May 27, 2024

Moon Desk: Islamabad: Every year on February 5, Kashmir Day is observed. On this occasion, Pakistan honors and pays homage to the martyrs who sacrificed their lives in the struggle for Kashmir’s independence. The day is dedicated to reinforcing and expressing solidarity with the Kashmiri freedom movement. The observance commemorates Pakistan’s defense of Jammu and Kashmir in the aftermath of the partition in 1947, symbolizing a day that unites the entire nation.

The day is marked by public processions, special prayers, and protests against Indian oppression in Kashmir. Since 1990, Pakistan has observed Kashmir Solidarity Day, using it as an opportunity to remind the international community and the United Nations (UN) bodies of their responsibilities. Demonstrations, processions, and protests are held globally by the Pakistani and Kashmiri communities, raising their voices for the rights of innocent Kashmiris, especially those seeking independence.

On Kashmir Solidarity Day, Pakistan holds international conferences with foreign delegates, an Organization of Islamic Countries (OIC) session, and an exclusive session at the National Assembly. These events culminate in a unified resolution sent to the United Nations Security Council (UNSC). The Inter-Services Public Relations (ISPR) pays tribute to martyrs and appreciates the courage of Kashmiris by releasing a song every year. This year, anticipation surrounds ISPR’s contributions to Kashmir Solidarity Day.

Pakistan expressed a favorable stance towards the involvement of the international community to achieve improved outcomes. Solidarity, highlighted in the Millennium Declaration, stands as a fundamental value in 21st-century international relations. It emphasizes that those who suffer or benefit the least should receive assistance from those who benefit the most. In the context of globalization and growing inequality, strengthening international solidarity is deemed indispensable.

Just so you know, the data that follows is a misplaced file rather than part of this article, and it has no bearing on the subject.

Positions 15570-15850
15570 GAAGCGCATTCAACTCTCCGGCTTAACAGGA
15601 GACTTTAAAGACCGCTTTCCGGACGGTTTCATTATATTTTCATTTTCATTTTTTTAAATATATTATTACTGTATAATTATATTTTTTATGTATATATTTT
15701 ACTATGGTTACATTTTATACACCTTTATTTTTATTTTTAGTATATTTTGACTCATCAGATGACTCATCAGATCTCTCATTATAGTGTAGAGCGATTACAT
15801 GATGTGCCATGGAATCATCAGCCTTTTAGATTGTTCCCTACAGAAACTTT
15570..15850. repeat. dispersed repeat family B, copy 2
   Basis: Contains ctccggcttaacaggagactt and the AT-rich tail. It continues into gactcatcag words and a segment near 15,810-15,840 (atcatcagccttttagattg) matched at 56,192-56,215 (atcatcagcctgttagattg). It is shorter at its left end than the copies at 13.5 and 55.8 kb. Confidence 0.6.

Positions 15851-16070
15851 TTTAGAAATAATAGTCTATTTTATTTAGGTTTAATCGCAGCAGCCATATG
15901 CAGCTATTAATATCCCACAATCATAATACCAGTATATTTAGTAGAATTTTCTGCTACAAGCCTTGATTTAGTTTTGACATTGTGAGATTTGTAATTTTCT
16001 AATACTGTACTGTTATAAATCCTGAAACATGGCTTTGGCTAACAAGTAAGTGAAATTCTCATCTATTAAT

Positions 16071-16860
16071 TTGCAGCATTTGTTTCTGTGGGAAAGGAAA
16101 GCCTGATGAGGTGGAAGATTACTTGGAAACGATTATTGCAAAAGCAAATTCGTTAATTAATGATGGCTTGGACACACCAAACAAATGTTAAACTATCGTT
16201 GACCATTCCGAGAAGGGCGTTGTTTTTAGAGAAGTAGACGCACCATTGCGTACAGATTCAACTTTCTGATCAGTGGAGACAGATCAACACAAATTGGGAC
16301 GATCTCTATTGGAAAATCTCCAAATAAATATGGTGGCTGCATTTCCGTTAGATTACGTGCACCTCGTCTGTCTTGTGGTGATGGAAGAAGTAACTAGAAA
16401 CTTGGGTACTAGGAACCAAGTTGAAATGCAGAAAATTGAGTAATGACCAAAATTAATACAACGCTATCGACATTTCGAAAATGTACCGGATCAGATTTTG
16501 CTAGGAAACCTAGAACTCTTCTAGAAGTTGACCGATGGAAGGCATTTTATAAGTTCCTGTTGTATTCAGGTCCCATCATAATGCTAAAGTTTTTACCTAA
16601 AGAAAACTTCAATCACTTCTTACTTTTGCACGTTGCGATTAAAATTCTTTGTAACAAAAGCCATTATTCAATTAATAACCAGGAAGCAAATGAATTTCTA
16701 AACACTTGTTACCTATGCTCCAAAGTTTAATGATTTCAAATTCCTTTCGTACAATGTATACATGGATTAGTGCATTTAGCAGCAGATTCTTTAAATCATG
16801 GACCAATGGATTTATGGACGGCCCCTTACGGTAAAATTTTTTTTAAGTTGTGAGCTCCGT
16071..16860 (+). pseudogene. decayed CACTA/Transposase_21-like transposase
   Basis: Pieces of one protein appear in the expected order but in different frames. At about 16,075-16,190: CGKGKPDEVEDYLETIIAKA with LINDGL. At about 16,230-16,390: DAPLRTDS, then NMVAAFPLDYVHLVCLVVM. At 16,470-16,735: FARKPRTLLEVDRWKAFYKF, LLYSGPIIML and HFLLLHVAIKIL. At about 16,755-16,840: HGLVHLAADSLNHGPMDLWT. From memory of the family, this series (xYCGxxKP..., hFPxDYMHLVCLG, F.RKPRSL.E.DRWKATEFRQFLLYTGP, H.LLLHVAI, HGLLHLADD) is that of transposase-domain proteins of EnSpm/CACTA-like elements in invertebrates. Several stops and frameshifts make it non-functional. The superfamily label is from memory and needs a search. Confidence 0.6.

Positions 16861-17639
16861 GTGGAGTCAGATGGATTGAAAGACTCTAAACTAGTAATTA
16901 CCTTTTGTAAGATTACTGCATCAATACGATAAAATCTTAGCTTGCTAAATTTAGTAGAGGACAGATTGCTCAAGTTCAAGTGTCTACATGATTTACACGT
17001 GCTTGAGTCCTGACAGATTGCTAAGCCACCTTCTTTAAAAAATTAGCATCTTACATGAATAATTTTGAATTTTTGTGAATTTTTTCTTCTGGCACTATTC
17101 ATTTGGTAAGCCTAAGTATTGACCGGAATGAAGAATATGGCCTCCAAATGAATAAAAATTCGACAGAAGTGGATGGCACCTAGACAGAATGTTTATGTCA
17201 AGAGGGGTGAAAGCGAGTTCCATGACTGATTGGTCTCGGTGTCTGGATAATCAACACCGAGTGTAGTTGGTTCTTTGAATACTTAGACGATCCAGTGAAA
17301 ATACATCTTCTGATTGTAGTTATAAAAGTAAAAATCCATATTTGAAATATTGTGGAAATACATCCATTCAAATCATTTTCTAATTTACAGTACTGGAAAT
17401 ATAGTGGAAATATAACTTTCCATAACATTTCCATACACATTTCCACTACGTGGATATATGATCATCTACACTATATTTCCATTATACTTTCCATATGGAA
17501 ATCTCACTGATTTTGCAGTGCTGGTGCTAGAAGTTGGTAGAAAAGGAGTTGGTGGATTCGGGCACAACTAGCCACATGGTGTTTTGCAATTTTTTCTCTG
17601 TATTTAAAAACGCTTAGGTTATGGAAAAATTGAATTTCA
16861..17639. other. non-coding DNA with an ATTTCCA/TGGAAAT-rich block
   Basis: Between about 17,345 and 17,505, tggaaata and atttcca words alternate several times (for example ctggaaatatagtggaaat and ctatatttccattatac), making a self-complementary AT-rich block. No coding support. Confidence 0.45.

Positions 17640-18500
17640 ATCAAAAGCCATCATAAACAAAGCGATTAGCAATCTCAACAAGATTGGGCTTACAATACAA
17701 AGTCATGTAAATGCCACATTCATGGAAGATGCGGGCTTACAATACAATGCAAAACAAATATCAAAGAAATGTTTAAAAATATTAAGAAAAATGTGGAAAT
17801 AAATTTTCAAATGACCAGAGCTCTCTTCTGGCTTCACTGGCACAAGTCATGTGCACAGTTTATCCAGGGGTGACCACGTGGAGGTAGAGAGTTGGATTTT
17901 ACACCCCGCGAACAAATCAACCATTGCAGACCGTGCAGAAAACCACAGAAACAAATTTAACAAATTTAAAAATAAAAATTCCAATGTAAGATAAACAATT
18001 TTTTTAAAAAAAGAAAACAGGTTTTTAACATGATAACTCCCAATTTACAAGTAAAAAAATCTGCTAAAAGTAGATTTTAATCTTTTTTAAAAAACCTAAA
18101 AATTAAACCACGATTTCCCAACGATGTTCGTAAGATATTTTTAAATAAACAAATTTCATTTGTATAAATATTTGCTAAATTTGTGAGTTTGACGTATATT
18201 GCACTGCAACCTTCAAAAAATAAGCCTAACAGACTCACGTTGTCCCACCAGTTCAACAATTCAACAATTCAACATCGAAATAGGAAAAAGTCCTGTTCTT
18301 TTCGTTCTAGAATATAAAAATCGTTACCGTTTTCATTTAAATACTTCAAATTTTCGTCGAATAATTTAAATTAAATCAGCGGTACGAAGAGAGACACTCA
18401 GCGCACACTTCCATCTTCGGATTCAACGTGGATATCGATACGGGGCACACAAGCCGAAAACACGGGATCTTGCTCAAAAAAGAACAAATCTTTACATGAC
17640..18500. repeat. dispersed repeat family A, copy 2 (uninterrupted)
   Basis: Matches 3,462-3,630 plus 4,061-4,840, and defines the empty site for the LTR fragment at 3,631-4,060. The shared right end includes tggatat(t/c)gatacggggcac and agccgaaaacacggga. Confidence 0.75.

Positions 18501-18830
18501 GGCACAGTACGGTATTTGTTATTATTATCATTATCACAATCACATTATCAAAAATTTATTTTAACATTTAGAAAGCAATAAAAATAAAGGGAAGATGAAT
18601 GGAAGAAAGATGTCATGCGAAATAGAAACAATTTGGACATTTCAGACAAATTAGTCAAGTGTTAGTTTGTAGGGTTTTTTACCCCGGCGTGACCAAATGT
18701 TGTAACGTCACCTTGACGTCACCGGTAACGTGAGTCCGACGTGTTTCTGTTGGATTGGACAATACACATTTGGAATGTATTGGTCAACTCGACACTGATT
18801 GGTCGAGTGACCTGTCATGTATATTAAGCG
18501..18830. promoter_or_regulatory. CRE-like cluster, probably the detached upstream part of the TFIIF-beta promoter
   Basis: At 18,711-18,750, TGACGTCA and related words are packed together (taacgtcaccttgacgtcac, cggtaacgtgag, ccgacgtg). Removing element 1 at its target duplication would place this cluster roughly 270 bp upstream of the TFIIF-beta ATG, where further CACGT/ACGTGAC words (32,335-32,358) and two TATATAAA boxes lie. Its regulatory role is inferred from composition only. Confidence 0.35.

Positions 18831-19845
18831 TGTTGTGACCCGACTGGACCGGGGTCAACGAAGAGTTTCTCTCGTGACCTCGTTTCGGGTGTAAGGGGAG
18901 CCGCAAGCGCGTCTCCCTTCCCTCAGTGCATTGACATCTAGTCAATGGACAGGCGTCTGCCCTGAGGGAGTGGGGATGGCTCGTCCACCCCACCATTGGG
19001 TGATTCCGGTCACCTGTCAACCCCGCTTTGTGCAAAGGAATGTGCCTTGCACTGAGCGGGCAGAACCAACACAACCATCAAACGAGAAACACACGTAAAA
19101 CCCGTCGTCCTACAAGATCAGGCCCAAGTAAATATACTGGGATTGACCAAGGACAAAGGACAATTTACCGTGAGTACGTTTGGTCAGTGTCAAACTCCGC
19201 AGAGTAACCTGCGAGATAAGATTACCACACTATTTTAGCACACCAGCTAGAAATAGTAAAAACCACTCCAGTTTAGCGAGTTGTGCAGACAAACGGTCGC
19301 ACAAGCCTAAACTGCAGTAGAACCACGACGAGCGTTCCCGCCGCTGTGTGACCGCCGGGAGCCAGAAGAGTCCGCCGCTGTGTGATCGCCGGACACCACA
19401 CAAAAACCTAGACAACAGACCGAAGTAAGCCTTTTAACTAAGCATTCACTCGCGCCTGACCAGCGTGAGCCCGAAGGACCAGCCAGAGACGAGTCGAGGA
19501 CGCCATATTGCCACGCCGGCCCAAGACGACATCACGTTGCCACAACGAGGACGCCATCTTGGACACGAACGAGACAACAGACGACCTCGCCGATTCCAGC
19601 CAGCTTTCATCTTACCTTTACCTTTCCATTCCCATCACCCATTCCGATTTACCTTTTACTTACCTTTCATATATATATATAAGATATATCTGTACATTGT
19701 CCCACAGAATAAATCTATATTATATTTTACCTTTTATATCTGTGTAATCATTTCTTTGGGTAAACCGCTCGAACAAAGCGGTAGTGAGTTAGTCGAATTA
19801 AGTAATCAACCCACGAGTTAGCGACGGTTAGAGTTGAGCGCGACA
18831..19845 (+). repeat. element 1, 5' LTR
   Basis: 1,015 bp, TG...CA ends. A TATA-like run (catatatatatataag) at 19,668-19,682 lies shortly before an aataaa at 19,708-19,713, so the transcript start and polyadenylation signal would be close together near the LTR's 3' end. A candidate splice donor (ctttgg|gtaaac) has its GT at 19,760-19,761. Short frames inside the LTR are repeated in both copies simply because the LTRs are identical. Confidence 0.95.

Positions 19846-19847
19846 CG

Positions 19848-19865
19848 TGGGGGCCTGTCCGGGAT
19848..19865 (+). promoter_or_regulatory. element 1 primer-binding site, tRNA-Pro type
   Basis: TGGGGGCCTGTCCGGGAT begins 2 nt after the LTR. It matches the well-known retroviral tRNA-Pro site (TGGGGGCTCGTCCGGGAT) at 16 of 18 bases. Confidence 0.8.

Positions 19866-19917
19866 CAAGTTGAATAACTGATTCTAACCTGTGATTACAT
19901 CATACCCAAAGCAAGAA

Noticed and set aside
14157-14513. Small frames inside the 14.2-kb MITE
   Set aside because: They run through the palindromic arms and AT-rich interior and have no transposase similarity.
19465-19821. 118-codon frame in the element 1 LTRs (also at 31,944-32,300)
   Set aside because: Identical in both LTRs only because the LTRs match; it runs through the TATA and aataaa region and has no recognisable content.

Currently, numerous Kashmiri leaders and youngsters are held as political prisoners in Indian prisons, driven by a profound spirit that transformed them into warriors, a perception acknowledged by those in power. While many occupied humans and leaders are characterized as professionals or careerists, these warriors answered a higher calling, enduring an immeasurable price within prison cells. The Indian army incarcerated them to prevent them from revealing the harsh realities of Indian cruelty and forced occupation to their fellow villagers. As the saying goes, “What the eye doesn’t see, the heart doesn’t grieve for.”

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